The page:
In a recent study (2020) Published by De Jesus, Gopal Krishna Kaza et al on mental health issues of transgenders, they found out that 96% of their participants from Hyderabad had experienced physical or mental abuse from their intimate partner. The paper had also shed light to some shocking facts. All the participants have either been denied or lost a space to live and 48% have been denied a job due to their sexual orientation. As the pandemic is accelerating the rate of joblessness in the country, more transgenders are likely to be thrown out of their livelihood. This would increase the chances of domestic abuse within the household due to their economic disempowerment.
Need for change
Highlighting the plight of the transgender community, Amnesty International said: As the world comes together, Indias transgender community fights COVID-19 alone. The immediate need is to provide ration through PDS (Public Distribution System) and cash transfer to their Jan Dhan bank accounts. This should be done on a war footing by the state machinery by aggressive provisioning and enrolment into Aadhaar, PDS and creation of bank accounts. The long-term aim of the government should be their proper enumeration for targeted interventions and the Legislative should amend the law to let them self-identify their gender. This would also be consistent in letter and spirit with the judgment of the Honorable Supreme Court of India in the NALSA vs Union of India and obligations of the state under Articles 14, 15 (Equality) and 21 (Liberty and Right to life) of the Constitution of India.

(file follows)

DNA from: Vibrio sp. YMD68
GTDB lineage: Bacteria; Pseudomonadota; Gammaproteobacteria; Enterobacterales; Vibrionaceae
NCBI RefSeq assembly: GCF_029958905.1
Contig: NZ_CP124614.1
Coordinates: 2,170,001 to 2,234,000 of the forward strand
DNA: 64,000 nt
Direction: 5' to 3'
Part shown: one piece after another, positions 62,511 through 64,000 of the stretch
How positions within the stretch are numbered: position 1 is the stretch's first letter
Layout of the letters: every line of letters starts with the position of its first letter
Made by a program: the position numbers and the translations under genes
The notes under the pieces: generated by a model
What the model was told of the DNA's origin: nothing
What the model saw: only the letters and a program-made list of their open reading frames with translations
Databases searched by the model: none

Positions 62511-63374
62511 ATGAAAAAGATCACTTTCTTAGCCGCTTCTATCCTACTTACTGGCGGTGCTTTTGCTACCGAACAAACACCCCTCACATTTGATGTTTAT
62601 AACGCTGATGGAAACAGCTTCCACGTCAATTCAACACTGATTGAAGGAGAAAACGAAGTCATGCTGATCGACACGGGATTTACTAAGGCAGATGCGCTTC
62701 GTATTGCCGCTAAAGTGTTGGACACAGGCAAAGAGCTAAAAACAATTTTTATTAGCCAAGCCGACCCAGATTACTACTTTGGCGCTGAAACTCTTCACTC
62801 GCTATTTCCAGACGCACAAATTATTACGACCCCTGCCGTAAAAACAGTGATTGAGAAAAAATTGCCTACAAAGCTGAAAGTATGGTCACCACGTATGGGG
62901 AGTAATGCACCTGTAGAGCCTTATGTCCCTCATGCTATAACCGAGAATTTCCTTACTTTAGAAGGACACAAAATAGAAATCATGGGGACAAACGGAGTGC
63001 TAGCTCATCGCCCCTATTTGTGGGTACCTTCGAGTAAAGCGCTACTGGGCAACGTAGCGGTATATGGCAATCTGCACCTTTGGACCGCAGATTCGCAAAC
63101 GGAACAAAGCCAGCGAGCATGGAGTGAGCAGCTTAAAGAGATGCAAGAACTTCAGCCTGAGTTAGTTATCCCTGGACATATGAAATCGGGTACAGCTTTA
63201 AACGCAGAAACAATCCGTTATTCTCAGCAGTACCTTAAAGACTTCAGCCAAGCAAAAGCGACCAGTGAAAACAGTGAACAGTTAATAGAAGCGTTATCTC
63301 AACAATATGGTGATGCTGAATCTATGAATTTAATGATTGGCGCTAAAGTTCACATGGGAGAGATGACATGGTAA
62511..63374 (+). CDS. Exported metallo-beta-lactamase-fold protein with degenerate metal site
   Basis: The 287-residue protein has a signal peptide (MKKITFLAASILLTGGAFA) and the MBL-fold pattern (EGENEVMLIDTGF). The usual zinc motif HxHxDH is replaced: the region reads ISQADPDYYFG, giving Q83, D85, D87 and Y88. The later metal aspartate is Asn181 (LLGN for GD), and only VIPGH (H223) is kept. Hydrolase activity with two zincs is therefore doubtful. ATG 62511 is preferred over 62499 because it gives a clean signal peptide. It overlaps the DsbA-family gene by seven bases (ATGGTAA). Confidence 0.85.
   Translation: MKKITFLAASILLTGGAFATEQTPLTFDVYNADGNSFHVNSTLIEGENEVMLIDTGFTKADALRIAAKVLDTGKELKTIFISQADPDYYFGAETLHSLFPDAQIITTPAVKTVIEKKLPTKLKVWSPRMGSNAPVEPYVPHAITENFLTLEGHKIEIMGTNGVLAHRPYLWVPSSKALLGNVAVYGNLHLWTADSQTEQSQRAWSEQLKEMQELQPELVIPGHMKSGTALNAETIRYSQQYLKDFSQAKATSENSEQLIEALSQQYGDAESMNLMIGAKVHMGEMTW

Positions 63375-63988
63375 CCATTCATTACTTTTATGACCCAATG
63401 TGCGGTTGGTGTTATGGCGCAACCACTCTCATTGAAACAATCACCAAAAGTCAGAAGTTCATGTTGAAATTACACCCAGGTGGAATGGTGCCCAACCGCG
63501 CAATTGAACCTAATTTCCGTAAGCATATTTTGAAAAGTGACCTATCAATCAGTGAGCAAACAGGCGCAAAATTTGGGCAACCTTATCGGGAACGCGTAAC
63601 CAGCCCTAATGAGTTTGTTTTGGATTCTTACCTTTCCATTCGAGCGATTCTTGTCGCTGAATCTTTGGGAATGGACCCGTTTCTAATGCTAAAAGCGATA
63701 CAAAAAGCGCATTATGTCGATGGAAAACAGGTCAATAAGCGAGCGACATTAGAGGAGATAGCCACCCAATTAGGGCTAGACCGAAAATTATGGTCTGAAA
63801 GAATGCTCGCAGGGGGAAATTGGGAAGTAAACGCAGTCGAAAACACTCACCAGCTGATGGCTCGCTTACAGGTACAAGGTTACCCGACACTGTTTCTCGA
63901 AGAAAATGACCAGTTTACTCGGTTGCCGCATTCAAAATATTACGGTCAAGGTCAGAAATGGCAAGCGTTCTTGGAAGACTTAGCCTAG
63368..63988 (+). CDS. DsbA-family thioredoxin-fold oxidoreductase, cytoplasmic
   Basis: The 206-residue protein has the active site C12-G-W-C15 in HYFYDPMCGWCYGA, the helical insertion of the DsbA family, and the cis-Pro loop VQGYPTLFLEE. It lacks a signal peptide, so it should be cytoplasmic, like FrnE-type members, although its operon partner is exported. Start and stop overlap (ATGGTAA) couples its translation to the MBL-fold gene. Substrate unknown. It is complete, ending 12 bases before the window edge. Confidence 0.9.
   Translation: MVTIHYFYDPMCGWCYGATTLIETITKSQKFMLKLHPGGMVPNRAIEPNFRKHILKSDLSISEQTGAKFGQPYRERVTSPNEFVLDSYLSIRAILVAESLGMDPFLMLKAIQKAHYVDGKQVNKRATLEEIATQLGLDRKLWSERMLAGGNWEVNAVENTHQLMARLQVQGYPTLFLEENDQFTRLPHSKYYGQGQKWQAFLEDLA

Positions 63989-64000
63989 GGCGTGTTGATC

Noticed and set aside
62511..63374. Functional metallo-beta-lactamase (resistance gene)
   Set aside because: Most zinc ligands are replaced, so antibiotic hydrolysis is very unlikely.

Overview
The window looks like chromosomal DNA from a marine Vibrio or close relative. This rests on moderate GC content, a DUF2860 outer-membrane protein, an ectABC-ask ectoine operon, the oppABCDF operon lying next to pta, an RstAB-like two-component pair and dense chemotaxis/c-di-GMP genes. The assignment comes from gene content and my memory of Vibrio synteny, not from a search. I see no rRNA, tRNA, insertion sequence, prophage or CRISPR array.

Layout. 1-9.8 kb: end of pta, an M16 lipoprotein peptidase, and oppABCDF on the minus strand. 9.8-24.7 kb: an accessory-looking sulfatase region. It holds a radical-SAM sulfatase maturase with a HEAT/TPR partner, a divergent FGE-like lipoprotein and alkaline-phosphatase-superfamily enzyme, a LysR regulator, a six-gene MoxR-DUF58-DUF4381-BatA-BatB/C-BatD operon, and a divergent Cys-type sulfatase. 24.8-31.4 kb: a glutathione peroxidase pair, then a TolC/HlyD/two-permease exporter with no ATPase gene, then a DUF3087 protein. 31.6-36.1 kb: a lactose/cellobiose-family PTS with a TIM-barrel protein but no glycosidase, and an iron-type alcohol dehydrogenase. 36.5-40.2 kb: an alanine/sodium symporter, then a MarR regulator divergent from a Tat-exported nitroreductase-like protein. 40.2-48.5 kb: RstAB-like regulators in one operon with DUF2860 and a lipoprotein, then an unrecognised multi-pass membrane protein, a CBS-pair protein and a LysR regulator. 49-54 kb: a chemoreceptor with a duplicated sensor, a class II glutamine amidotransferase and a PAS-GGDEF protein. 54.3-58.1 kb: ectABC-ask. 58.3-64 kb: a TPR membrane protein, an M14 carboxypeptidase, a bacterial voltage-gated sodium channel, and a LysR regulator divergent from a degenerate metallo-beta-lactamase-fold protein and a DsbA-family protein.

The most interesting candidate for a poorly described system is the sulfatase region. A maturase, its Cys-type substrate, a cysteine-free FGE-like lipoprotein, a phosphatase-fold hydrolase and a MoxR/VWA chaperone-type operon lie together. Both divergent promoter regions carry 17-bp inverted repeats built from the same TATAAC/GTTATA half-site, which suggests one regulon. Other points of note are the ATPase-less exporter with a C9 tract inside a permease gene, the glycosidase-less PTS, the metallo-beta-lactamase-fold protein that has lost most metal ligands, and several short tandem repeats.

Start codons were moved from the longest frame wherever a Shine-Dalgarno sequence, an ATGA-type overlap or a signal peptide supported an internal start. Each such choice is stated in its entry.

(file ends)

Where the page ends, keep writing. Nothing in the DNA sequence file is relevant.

The government should financially support organisations like TWEET, Essar Foundation, Kineer services etc. in taking care of the communitys dietary requirements, rescuing stranded trans people after the lockdown announcement, mobilising resources to ensure the supply of medical essentials, as well as providing entrepreneurship platforms. Many NGOs are helping transgenders to cope up with mental health problems through digital means. They are using platforms like Facebook, YouTube and Instagram to hold regular live chats to address issues such as anxiety, depression among others arising due to improper hormonal balance (due to disruption in hormonal therapy). Strong state-civil society partnerships are imperative to ensure that Indias transgender community doesnt fight COVID-19 and lockdown associated mental insecurities alone.
Dr. Deepak KG, Student, Masters in Public Health Administration, TISS, Mumbai
Renny Jopol Johnson, Student, Masters in Hospital Administration, TISS, Mumbai
Views are personal
Jaqueline Gomes de Jesus, C. Micha Belden, Hy V. Huynh, Monica Malta,Sara LeGrand, Venkata Gopala Krishna Kaza & Kathryn Whetten (2020): Mental health and challenges of transgender women: a qualitative study in Brazil and India, International Journal of Transgender Health, DOI: 10.1080/26895269.2020.1761923
Clements-Nolle, K., Marx, R., & Katz, M. (2006). Attempted suicide among transgender persons. Journal of Homosexuality, 51(3), 5369
Herbst, J. H., Jacobs, E. D., Finlayson, T. J., McKleroy, V. S., Neumann, M. S., & Crepaz, N. (2008). Estimating HIV prevalence and risk behaviours of transgender persons in the United States: A systematic review. AIDS and Behaviour, 12(1), 117.